Birthday: April 21, 1922
Died At Age: 64
Sun Sign: Taurus
Also Known As: Alistair Stuart MacLean
Born Country: Scotland
Born in: Glasgow, Scotland
Famous as: Novelist
Height: 5'7" (170 cm), 5'7" Males
Spouse/Ex-: Gisela Heinrichsen (1953–1972), Mary Marcelle Georgius (1972–1977)
Died on: February 2, 1987
place of death: Munich
City: Glasgow, Scotland
Notable Alumni: University Of Glasgow
education: Daviot School, Inverness Royal Academy, Hillhead High School, University of Glasgow
Alistair MacLean was a 20th century Scottish novelist. He is best remembered for his thrillers and adventure stories, most notably ‘The Guns of Navarone’ and ‘Ice Station Zebra.’ He is one of the best-selling fiction authors of all time, and his books have sold more than 150 million copies worldwide. The son of a church minister, MacLean grew up to be a curious and creative young man. At the age of eighteen, he joined the Royal Navy and served in World War II. Following his departure from the military in 1946, he enrolled at the University of Glasgow where he studied English. During this time, MacLean did a number of odd jobs, including those of a hospital porter and a street sweeper. He eventually took up writing. From 1955 until his death in 1987, he wrote numerous books and also pursued a career as a screenwriter. On a personal note, he married twice and had three children.
While a university student at Glasgow, Alistair MacLean started writing short stories. He won a competition in 1954 with "Dileas", a maritime story that garnered attention from the executives at the publishing agency Collins who asked him to write a novel. The resultant novel, titled ‘HMS Ulysses,’ was based on his personal war experiences. This was followed by the novel ‘The Guns of Navarone’ in 1957. Based on an attack on a fictitious island, the novel was highly successful as it sold over 400,000 copies within six months of publication. It was later made into a movie which was also a huge success.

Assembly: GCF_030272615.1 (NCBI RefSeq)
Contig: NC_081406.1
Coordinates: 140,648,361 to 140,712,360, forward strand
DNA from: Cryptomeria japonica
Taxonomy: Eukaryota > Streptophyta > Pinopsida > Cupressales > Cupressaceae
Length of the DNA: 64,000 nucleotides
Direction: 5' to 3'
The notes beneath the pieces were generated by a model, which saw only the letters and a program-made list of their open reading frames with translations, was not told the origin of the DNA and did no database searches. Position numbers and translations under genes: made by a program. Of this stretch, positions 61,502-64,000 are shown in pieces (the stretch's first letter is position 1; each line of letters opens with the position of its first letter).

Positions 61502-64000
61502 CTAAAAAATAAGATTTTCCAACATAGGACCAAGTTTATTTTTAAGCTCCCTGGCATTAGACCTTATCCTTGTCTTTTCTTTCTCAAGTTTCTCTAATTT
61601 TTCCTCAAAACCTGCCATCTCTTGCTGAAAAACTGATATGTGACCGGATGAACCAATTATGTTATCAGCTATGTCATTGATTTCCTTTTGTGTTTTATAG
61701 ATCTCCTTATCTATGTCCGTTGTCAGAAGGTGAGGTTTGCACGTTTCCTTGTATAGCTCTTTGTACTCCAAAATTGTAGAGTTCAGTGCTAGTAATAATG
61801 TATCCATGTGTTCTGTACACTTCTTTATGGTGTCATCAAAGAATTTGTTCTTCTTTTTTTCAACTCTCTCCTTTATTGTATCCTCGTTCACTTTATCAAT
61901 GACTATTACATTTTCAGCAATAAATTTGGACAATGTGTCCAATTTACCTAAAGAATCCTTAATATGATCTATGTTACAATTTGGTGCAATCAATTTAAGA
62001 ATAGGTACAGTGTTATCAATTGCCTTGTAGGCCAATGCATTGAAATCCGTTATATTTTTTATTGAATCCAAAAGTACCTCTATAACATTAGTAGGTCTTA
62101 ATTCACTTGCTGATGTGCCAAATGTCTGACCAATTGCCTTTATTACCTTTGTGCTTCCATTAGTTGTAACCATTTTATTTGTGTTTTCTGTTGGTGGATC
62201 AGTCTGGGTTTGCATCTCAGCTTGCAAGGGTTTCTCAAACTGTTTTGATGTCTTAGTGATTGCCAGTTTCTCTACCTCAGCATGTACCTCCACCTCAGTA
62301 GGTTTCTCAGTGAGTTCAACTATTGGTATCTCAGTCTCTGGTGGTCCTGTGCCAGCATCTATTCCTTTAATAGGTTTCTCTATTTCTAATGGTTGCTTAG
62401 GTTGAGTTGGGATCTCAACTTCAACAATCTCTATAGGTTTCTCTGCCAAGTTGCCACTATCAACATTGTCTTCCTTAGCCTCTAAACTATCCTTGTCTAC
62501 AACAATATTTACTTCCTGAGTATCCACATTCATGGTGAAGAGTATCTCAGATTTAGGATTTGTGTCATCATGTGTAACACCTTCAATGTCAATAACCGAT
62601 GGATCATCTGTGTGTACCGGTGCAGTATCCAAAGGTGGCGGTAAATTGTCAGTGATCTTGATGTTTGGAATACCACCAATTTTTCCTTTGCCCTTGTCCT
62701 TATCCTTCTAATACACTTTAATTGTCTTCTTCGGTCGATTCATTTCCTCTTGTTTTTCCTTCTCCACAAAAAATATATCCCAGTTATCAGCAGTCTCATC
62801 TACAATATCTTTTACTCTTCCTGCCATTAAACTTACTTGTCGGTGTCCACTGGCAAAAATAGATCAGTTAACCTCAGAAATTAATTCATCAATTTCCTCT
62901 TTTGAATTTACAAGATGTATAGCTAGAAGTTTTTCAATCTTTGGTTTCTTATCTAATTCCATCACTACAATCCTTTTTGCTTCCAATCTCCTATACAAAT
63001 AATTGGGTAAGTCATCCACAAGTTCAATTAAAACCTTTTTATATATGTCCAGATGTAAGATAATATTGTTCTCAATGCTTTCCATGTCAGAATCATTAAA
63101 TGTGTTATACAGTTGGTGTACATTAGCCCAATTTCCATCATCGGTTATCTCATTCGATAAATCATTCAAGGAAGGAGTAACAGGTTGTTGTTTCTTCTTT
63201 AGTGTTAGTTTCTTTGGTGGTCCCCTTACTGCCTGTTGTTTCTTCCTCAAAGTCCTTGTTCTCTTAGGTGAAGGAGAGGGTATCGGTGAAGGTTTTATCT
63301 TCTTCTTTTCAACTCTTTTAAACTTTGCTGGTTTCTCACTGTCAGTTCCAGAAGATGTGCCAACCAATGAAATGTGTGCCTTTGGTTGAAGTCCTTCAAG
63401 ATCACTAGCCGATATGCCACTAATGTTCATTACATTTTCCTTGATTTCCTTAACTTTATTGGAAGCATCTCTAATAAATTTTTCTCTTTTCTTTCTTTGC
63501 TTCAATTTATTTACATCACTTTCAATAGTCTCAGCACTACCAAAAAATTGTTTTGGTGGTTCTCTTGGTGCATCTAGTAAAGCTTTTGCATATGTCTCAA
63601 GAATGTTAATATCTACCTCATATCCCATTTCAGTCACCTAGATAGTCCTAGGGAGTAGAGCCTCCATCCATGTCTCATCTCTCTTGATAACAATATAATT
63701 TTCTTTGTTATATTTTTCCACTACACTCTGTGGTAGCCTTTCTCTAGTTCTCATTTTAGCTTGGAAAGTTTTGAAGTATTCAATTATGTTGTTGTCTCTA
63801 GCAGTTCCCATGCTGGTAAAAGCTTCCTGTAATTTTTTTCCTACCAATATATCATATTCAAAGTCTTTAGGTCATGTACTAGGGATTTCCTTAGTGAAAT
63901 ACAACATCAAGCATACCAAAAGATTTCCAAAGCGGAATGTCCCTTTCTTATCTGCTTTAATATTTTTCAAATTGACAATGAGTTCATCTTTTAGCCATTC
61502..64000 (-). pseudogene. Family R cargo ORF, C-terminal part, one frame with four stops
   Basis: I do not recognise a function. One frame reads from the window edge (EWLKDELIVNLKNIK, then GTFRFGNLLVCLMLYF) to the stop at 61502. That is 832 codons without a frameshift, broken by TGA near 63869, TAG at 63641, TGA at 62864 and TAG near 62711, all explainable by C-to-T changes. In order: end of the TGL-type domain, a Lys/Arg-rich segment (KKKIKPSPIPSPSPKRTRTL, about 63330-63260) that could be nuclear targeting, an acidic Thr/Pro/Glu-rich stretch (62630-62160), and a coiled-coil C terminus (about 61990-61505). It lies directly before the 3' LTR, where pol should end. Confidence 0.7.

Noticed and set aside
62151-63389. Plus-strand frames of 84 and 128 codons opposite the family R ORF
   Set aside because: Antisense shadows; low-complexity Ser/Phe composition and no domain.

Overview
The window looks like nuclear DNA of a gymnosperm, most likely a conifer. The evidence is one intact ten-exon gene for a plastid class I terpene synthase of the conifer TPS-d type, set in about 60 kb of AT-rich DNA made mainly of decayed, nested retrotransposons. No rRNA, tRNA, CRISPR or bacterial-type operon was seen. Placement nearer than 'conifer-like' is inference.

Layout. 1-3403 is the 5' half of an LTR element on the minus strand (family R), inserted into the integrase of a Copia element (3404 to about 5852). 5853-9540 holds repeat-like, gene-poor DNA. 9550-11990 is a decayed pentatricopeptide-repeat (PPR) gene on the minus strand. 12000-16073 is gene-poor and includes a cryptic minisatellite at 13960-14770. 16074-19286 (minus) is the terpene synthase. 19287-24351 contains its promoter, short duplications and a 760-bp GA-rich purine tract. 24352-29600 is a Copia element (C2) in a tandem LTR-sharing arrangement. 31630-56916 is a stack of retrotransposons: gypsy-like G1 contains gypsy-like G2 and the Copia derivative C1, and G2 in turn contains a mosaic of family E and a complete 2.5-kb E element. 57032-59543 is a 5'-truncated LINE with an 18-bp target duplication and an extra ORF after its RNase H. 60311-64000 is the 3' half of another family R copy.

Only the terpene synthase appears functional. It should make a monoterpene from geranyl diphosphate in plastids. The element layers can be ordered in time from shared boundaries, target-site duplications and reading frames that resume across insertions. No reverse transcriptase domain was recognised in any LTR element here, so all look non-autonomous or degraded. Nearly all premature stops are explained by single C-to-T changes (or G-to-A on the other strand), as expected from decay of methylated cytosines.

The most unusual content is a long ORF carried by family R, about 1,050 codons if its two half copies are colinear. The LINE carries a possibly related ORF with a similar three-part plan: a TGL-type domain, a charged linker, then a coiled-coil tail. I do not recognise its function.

MacLean next wrote the book ‘South by Java Head’ and the thriller ‘The Last Frontier’ which were released in 1958 and 1959, respectively. ‘The Last Frontier’ was later adapted into a film titled ‘The Secret Ways’ which was released in 1961. His next novel was ‘Night Without End,’ published in 1959.
In the early 1960s, the talented novelist wrote two novels, ‘The Dark Crusader’ and ‘The Satan Bug,’ under the name "Ian Stuart". He also continued to release books like ‘The Golden Rendezvous’ and ‘Ice Station Zebra’ under his real name. From 1963 to 1966, MacLean took a hiatus from his writing career to run a hotel business. He returned with his novel ‘When Eight Bells Toll,’ which was released in 1966.
His later works include ‘River of Death’, ‘Partisans’, 'Floodgate', and ‘San Andreas,’ which were mainly worked on by ghost writers. His last novel was ‘Santorini,’ which was published after his death.
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Alistair MacLean took up screenwriting in the 1960s, with one of his initial works being ‘Where Eagles Dare’, a 1968 film based on his 1967 novel of the same name. He wrote a sequel to ‘The Guns of Navarone,’ titled ‘Force 10 from Navarone,’ which was later adapted into a film.
In the ensuing years, he contributed to several films, such as ‘Ice Station Zebra’, ‘Caravan to Vaccarès’, ‘When Eight Bells Toll’, ‘Circus’, ‘The Golden Gate’, ‘Breakheart Pass’, and ‘Bear Island’, to name a few. In 1980, MacLean began focusing on television. His work, ‘The Hostage Tower,’ aired on CBS that year.
Family & Personal Life
Alistair MacLean was born on 21 April 1922, in Shettleston, Glasgow, Scotland, to a Church of Scotland minister and a singer. He had three brothers. He studied at Inverness Royal Academy and Hillhead High School before graduating from the University of Glasgow in 1953.
From 1946 to 1956, he worked as a teacher at Gallowflat School. In 1983, the University of Glasgow awarded him a Doctor of Letters.
From 1953 to 1972, he was married to his first wife Gisela Heinrichsen. The couple had two biological sons as well as an adopted third son. He later married Mary Marcelle Georgius. The couple divorced in 1977.
He struggled constantly with alcoholism and eventually died of a stroke on 2 February 1987.